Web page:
AP Comparative Gov should be offered


Nick Harvey, Freshman Columnist

AP Comparative Govern- ment (APCG) is a fascinating class that we need at Cal High.

The class consists of learningabout the political systems of sixdifferent countries – the Unit- ed Kingdom, Russia, China,Mexico, Iran, and Nigeria – andcomparing them, as the name of the class implies.

APCG divides each country’spolitical system into ve parts:sovereignty, authority, and power; political and economic

change; citizens, society, and the state; political institutions; and public policy and current issues.

The course also teaches ba- sic political concepts in order for students to have a basis of comparison.

Even if you don’t dream of being a diplomat, ambassador, or political scientist like I do sometimes, this is still an inter- esting and useful class.

Learning about the govern- ments and political organization of various countries makes one more understanding and knowledgeable about the world around them.

It would be bene cial to usall if, after reading headlinesabout a vote of no con dencein the House of Commons or

about Russian involvement in eastern Ukraine, we could un- derstand the institutions, events, and politics that led such events to occur.

We can also draw lessonsfrom the political systems of other countries in order to make ours stronger.

For example, both China andNigeria have a political culture where forms of patron-clien-telism in uence the government- which is when political elitesgive followers certain bene ts (money, food, jobs) in exchangefor support.

As a result, both countries have high levels of corruption.And, even though Mexicois moving away from a pa- tron-clientelist political culture, its legacy manifests itself inMexico’s government corrup- tion. The lesson? Stay clear of patron-clientelism.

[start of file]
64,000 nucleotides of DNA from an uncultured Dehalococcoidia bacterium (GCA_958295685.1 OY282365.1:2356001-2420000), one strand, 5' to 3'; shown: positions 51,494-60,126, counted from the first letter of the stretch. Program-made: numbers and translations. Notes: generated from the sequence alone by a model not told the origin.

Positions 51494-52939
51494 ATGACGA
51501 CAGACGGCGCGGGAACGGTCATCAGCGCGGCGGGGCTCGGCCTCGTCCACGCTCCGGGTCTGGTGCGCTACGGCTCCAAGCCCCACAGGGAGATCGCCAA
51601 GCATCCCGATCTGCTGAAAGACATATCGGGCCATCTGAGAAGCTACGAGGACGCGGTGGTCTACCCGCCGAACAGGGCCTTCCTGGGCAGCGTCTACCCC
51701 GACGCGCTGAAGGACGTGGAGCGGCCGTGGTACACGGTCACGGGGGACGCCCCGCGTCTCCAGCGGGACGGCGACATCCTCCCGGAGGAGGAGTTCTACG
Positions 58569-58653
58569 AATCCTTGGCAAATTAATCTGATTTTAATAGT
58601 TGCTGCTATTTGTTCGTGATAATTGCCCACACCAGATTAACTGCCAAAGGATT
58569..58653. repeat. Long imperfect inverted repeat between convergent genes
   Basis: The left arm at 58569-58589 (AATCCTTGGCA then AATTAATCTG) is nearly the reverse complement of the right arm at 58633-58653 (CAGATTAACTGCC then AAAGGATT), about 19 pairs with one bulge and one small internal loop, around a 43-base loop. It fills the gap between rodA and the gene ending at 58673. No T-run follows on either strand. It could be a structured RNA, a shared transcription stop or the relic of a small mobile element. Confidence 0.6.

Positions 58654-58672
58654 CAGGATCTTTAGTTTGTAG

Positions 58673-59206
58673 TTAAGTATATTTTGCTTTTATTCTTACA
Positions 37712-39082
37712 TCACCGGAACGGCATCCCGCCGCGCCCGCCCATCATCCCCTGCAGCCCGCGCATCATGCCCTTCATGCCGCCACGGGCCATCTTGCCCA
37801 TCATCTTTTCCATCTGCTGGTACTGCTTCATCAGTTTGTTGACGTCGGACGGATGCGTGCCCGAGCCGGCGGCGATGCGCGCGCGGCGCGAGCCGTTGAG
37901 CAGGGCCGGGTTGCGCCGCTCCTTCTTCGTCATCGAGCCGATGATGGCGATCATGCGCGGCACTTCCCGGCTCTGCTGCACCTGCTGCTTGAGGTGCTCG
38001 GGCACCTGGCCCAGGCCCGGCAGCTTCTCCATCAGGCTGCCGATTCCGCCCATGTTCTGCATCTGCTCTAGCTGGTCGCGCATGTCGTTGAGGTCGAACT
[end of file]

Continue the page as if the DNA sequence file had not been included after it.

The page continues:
Some might argue that AP US Government is enough political science for our school, and that we can’t add “esoteric” and “niche” classes that nobody wants to take.

Some people might argue that AP US Government is more relevant to American students, and that learning about foreign political systems is irrelevant.

More importantly, adding APCG to the curriculum would cost the district more money to fund the class.

But I would like to direct the attention of these people to the other three high schools in our district, which offer both AP US Government and APCG.

If all of those high schools offer both classes, why doesn’t Cal? I know for a fact that there are certainly enough interested Cal students that would take the class.

Those of us who nd theworld’s fabulous variety of political systems interesting will have to settle for self-studying and lamenting about the lack of this wonderful course at Cal.

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